I felt soothed and thoroughly present after I left. The experience was more active than meditation but had similar effects. It made me stop and appreciate what was happening around me. It cleared out my brain, even in the hours afterward, when I was home in bed with Pink Floyd songs gently weaving through my brain.
I noticed that I didn’t check my phone the second I left the venue. I spent the ride home talking to my husband about music and comparing notes on what we’d just experienced. We kept the conversation up when we landed in our living room, where it’s so easy to disappear into tasks and devices. It’s a few months later, and I can tell you that now, at least once a week, we hang out for an hour and just listen to music. The sound quality isn’t as good, and I’m not as good at paying attention 100 percent of the time, but I’m trying. Unplugged, music-focused time has slipped into my life because of this “Wish You Were Here” evening, and I’m grateful for that.
Tips for your Envelop experience
When you walk into the room, you may feel compelled to cozy up to the wall. Resist the urge and enter the inner circle of cushions. This is secretly the most spacious spot, and because it’s a little more structured than the other seated clusters, you get a better guarantee that you can fully lie down. “You can think of the technology as the next generation of surround sound, called spatial audio, that allows an audience to be inside the music,” says Christopher Willits, co-founder and executive director of Envelop. “When we are inside the music, the social and emotional benefits of music become tremendously amplified.”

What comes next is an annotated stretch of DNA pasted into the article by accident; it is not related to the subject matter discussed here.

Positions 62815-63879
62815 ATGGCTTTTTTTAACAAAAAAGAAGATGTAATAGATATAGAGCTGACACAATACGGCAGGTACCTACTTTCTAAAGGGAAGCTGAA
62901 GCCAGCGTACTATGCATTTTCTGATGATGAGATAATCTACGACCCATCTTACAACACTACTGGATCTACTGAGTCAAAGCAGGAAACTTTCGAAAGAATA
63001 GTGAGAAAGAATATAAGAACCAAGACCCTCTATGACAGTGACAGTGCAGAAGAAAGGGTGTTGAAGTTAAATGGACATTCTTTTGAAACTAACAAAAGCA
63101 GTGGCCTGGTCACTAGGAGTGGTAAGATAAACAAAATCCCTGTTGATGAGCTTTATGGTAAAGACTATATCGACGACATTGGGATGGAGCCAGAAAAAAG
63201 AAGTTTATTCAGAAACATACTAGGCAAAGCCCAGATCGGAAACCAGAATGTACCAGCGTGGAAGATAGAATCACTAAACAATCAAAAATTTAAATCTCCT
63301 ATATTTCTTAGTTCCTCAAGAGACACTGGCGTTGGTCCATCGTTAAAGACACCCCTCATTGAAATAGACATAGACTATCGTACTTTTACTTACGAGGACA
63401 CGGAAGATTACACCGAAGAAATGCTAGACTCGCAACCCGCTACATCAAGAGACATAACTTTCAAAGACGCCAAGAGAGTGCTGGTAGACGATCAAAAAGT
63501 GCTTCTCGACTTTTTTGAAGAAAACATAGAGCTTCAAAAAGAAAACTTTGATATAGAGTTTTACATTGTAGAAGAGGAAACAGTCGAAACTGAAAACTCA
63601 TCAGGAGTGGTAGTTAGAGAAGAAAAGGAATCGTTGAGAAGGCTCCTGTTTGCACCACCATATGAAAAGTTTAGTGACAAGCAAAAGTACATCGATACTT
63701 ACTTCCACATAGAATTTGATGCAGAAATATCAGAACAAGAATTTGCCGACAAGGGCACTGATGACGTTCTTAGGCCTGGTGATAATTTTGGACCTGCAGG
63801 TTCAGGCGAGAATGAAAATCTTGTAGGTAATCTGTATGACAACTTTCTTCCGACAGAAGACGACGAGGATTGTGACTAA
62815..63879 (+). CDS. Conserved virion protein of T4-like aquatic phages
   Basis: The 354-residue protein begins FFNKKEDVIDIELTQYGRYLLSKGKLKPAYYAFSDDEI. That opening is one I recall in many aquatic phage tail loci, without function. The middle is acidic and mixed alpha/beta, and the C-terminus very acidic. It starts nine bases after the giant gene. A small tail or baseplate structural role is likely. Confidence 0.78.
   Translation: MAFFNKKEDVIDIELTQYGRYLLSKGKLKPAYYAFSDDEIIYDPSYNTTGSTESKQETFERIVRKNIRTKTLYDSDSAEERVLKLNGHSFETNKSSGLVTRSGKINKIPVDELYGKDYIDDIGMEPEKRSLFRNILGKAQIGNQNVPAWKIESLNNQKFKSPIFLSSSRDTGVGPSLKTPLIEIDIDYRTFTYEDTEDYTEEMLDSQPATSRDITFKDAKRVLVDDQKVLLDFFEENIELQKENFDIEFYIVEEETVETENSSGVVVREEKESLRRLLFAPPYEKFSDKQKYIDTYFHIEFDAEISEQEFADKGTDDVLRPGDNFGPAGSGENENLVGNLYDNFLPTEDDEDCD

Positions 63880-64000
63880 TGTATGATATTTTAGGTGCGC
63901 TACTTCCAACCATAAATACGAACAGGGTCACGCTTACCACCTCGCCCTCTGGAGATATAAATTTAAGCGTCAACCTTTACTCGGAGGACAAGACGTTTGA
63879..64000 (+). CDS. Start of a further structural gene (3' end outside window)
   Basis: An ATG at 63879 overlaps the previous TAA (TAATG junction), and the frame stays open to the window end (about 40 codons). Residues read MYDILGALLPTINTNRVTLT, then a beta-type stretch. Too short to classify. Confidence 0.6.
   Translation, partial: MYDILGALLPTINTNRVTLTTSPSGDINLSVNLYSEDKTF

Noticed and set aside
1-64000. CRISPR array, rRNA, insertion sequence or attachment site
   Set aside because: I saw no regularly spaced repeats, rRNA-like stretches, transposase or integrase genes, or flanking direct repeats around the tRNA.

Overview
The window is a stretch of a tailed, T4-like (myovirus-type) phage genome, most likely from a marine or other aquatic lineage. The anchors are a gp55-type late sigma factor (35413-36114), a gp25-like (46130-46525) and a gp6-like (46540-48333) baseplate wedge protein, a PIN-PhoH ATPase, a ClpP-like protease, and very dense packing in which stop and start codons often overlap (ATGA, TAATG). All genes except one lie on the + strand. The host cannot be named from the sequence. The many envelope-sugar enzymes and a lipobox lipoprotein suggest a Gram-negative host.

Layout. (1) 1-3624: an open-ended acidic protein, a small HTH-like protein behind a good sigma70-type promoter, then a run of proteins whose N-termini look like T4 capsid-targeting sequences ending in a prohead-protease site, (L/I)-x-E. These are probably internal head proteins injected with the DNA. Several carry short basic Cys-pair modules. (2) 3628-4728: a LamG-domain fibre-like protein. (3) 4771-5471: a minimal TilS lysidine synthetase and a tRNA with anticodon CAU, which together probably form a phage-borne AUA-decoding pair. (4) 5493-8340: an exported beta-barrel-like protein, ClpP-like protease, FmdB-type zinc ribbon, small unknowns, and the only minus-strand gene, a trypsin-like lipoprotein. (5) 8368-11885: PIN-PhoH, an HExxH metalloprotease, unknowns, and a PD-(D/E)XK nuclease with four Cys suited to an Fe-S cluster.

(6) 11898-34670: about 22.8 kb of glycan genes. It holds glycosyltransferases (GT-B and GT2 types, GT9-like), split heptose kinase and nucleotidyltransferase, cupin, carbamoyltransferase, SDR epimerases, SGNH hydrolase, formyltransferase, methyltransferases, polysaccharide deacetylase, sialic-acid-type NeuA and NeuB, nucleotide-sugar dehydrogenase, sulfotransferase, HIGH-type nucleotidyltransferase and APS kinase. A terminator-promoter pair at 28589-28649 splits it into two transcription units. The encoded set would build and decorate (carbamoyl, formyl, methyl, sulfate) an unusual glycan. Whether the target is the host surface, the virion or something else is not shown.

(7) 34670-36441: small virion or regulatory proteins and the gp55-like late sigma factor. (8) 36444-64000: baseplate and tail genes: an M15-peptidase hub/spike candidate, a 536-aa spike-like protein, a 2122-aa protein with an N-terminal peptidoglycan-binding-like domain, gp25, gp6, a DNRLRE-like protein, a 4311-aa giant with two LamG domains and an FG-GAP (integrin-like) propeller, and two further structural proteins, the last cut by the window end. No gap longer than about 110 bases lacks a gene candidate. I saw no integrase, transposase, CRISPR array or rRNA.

The three-dimensional sound placement transformed the album into an experience that varied completely based on the placement of my body. When I lay down, when I sat up, completely different details nestled into my eardrums. I wasn’t just listening to “Wish You Were Here,” I was floating in a nearly tactile orb of “Wish You Were Here” that wiggled and shifted and wrapped itself around my blissed-out frame.
Get there a little early so you can a) get a good spot and b) enjoy the drink you just bought at the entrance and not feel it transform to the wrong temperature as you disappear into a sonic adventure for 45 minutes. Post-album listening, tepid tea and beer is not that delicious, though honestly you may be a little too blissed out to notice.
Wear comfortable clothes and shoes that you can easily slip off when you walk into the room. If you need a cushion, and you didn’t take my excellent inner-circle advice (jk, you’re doing great), snag one ASAP. There are additional cushions lining the walls. You are lying on a hard floor — it’s OK to want to grab some pillows. You may also want bring a cozy coat that you can easily turn into a makeshift cushion.
And have fun. Let the music crack you open. Enjoy an unplugged hour where you’re hyperfocused on art and the present moment. The evening felt like the renegade love child of a sound bath, live concert, and time machine. It’s completely unique, immersive, and delightful.
Not a Pink Floyd fan? Envelop puts on events like this for other classic albums by artists like Nina Simone, The Beatles, and The Flaming Lips. They also use their audio system for sound baths and immersive sound yoga. Peruse their events page to find the perfect sonic experience for you. The Midway SF is also home to other exciting events like art experiences, dinners, and concerts.